Going the Extra Mile
|(Insert Marv Albert voice) YES!!!!|
Maloof was kind enough to share several minutes of his time with me while watching the Warriors and Clippers go at it in summer league play last week, delving into topics as various as the keys to his success, the future of the NBA and his tight (hermetically-sealed) relationship with brother Gavin.
With the relatively simple, yet often fleeting combination of work ethic and taking care of people learned from their father and emulated from an early age, the Maloof’s had a staple both of how to do business, and how to act towards others.
What follows is a transcript of our courtside conversation:
Mike Trudell: Your father put you and your brother Gavin to work shoveling beer cans at his Coors warehouse in New Mexico when you were just 10 years old. Is it fair to identify that as your first taste of really hard work?
Joe Maloof: You know, Gavin and I never had a holiday to ourselves when we were young. We were always in the warehouse, on the truck, delivering beer, dropping off cases. We got that strong work ethic, and it’s carried on throughout our lives. But one of the things we learned early on was that if you could put two days work into one day, you could out-work your competitor. Therefore, we don’t mind working hard and long hours.
Trudell: Like working hard, the philosophy of treating people well and taking care of your employees has been a long-standing Maloof family business trait that you learned from your father and grandfather.
Maloof: That’s absolutely right. We’re a family-owned business, and we like to treat all of our employees like family. We are a very close family, all of my siblings and myself*, but we found out we couldn’t do it all ourselves. We have honest, hard-working, loyal employees that are going to do the job when you’re not there. The only way you can have them continue to work hard for you is to compensate them and take care of them.
*Brother Gavin is the Vice Chairman of Maloof Companies; sister Adrienne Maloof-Nassif is involved in marketing, fashion design, promotion and politics of the organization; brother George is President of Maloof Hotels, including the awesome Palms Casino and Resort (housing several NBA teams, including the Wolves, during summer league play); and brother Phil is the point person for Maloof Production and Maloof Music.
|The Maloof siblings: George, Joe, Adrienne and Gavin at the All-Star game (brother Phil is not pictured)|
Maloof: Our two philosophies with the Maloof Companies are to take care of your employees, and take care of your customers. We’ve lived by those philosophies from my grandfather to my father to ourselves.
Trudell: Speaking of your father, you’ve spoken before of how he would literally go nuts if a customer wasn’t taken care of. That clearly influenced you particularly.
Maloof: You know what, when I was about 17 years old I went on a business trip to Milwaukee, Wisc., with my father. At that early age, I learned a big lesson. He told me, “Let’s keep track of all the people that we come in contact with that have an opportunity to service us as customers. Let’s see how they take care of us.” I remember that there were 57 people that had an opportunity: bellmen; waitresses; taxi drivers … We kept track, and there was only one person out of 57 that really went out of her way to cater to us. That was a lady at a downtown Milwaukee café who went the extra mile. That’s where I learned the value of service for the first time. If you can take care of your customers better than your competition, you will be successful.
Trudell: The Timberwolves are staying at your hotel right now, and the customer service has been terrific so far. Hope you don’t mind that I used your name to get into the two best night clubs in Vegas, Club Moon and Ghost Bar … But let’s talk about marketing for a second, an area in which you’re very experienced. What would you like to see change about the way the NBA markets itself?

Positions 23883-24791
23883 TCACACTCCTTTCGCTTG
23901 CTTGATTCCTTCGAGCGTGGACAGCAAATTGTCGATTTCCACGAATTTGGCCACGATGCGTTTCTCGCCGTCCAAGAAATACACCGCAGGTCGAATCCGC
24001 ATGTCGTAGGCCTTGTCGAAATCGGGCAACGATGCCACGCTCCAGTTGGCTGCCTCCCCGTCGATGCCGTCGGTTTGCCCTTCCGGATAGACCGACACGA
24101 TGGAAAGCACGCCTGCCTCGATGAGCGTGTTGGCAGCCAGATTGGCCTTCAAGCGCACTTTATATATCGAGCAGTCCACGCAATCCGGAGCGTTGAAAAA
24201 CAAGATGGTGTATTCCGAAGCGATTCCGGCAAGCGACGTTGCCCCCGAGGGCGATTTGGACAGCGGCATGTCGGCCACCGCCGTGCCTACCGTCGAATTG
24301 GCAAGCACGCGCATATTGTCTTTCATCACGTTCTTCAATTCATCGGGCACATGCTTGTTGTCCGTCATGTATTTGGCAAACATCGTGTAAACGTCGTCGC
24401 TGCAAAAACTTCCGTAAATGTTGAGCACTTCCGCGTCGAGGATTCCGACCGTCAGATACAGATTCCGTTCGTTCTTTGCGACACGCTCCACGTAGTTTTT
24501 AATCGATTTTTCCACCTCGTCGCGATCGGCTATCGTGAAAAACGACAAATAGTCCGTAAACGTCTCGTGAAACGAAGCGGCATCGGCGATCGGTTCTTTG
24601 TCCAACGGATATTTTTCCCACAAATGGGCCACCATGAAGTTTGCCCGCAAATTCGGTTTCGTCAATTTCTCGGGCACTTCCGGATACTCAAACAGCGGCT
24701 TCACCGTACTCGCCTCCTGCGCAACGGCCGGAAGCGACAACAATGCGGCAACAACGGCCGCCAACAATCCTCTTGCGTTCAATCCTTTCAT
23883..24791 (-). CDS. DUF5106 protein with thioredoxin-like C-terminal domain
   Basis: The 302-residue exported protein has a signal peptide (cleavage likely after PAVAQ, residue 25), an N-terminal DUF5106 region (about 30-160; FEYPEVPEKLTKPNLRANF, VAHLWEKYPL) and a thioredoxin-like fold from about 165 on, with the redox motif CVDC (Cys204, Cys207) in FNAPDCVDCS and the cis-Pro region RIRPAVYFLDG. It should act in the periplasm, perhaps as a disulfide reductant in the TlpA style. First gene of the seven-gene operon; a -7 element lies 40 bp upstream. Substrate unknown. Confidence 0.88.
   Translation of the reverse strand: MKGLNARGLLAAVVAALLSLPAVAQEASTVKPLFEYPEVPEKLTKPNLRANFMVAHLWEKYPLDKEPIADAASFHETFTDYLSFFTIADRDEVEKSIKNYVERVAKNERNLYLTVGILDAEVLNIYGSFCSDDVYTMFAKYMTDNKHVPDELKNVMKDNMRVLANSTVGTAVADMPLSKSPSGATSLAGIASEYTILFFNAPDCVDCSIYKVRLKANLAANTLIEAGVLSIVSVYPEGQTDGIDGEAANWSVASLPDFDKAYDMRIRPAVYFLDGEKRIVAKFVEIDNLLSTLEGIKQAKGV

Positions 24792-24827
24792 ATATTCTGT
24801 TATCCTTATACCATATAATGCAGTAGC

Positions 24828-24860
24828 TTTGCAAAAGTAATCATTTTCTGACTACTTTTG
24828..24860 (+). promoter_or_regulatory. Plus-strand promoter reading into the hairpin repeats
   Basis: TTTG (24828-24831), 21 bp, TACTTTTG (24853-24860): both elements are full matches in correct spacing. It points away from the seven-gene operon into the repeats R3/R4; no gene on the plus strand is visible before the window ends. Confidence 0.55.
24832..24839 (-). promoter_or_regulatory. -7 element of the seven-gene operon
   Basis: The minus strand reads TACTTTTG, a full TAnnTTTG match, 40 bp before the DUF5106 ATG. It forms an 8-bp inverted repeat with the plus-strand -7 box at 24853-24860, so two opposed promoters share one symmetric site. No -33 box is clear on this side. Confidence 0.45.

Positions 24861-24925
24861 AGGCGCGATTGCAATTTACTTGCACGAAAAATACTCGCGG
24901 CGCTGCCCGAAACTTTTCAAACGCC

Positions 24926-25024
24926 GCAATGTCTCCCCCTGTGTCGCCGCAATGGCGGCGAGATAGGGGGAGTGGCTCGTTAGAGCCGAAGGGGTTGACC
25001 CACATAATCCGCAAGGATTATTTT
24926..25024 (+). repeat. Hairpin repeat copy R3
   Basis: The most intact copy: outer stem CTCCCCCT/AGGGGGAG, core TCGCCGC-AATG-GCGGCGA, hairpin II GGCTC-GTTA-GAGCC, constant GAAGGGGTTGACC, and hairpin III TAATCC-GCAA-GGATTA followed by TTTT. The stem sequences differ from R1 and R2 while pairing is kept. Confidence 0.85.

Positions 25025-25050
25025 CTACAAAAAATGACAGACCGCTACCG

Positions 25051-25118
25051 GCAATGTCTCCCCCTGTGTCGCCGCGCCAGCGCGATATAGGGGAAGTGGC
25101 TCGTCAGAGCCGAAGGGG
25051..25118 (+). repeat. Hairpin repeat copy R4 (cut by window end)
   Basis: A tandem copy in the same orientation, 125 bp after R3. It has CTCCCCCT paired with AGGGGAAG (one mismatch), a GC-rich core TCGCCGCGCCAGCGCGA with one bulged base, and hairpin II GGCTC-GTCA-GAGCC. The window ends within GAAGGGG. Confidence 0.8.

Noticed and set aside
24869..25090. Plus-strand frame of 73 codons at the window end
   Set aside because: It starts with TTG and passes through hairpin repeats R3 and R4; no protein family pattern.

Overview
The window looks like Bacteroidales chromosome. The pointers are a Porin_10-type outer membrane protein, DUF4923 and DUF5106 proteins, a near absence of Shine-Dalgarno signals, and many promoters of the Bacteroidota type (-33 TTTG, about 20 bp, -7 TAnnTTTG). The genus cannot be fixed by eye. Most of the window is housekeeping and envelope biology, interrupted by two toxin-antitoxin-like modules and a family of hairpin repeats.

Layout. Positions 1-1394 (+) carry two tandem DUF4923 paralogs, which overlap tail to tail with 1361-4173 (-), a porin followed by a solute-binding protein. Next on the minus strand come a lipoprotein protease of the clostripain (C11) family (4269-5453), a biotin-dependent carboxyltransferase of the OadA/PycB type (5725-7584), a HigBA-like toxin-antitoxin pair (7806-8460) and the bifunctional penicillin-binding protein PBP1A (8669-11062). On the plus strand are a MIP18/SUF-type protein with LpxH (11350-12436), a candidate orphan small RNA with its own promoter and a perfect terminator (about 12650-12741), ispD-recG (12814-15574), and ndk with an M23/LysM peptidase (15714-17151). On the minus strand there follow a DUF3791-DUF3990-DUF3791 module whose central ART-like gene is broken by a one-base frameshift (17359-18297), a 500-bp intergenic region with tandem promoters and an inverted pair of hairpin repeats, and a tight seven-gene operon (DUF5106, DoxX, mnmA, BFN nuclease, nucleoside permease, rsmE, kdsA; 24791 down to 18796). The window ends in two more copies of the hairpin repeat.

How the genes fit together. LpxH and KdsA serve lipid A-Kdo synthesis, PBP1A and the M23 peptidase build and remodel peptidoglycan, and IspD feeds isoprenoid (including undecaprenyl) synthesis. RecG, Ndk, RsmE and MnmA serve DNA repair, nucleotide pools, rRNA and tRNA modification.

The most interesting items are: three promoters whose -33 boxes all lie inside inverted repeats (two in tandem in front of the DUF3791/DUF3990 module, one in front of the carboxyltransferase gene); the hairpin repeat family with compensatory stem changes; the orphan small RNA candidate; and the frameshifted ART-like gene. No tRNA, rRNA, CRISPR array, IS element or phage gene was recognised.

Maloof: I think there has been a little bit of a change in direction in terms of the marketing strategies as we’re trying to reach a wider demographic. We do know one thing, that our game is the most popular game amongst young people. Kids love the NBA, they love skateboarding and they love the X-Games. Those surveys have been done, and we have an advantage here. But where we need to expand our marketing is in the 25-50 age demographic. We’ve lost some of those customers to other sports, and that’s a direction we have to explore. How do we get that young, 25-year-old executive and keep him or her until he or she is 67?
Trudell: Well, let’s not use the word “executive,” but I’m 25. I can start on a grass-roots level and make sure all my friends keep coming to Wolves games. Cool?
Maloof: OK. Sure.
|Gavin's head, Joe and friend Eva Longoria. She's not hot on opposite day.|
Maloof: I think we’re just at the beginning of a curve that’s going to be spectacular in the name of NBA China, which provides a huge opportunity for the league. There are 1.3 billion people in China, and basketball is the second-most popular sport after soccer. I think the future of the league is going that way, and we have an advantage that football doesn’t have in that they don’t understand football internationally, but they’re already playing our game.
Trudell: Let’s change tunes here. Many people might not know that the athletic gene is really quite strong in your family. Both you and Gavin played football in college: Gavin at New Mexico Military Institute and yourself at the University of New Mexico. So … who was better?
Maloof: Ha. Well, I have to say that I was.
Trudell: Fair enough. I understand that you two are quite competitive with one another. Since we’re here in Vegas, I’ll set the odds at 10 and take the over in terms of how many beer cans you threw at each other while shoveling them for dad.
Maloof: I tell you, it was the worst job in the world. My dad had us shovel thousands and thousands of aluminum cans into a big semi. I’ve never done anything as hard as that. But yes, Gavin and I compete in everything. He’s a million times better golfer than I am. It’s fun that we’re so close, because we’re best friends. We travel everywhere together, have a great time, and that’s what life’s all about.
Trudell: No arguments here. Let’s flash back to 1979 when your father bought the Houston Rockets for nine million dollars. What are your recollections, and how did that experience dictate that you wanted a team yourself one day?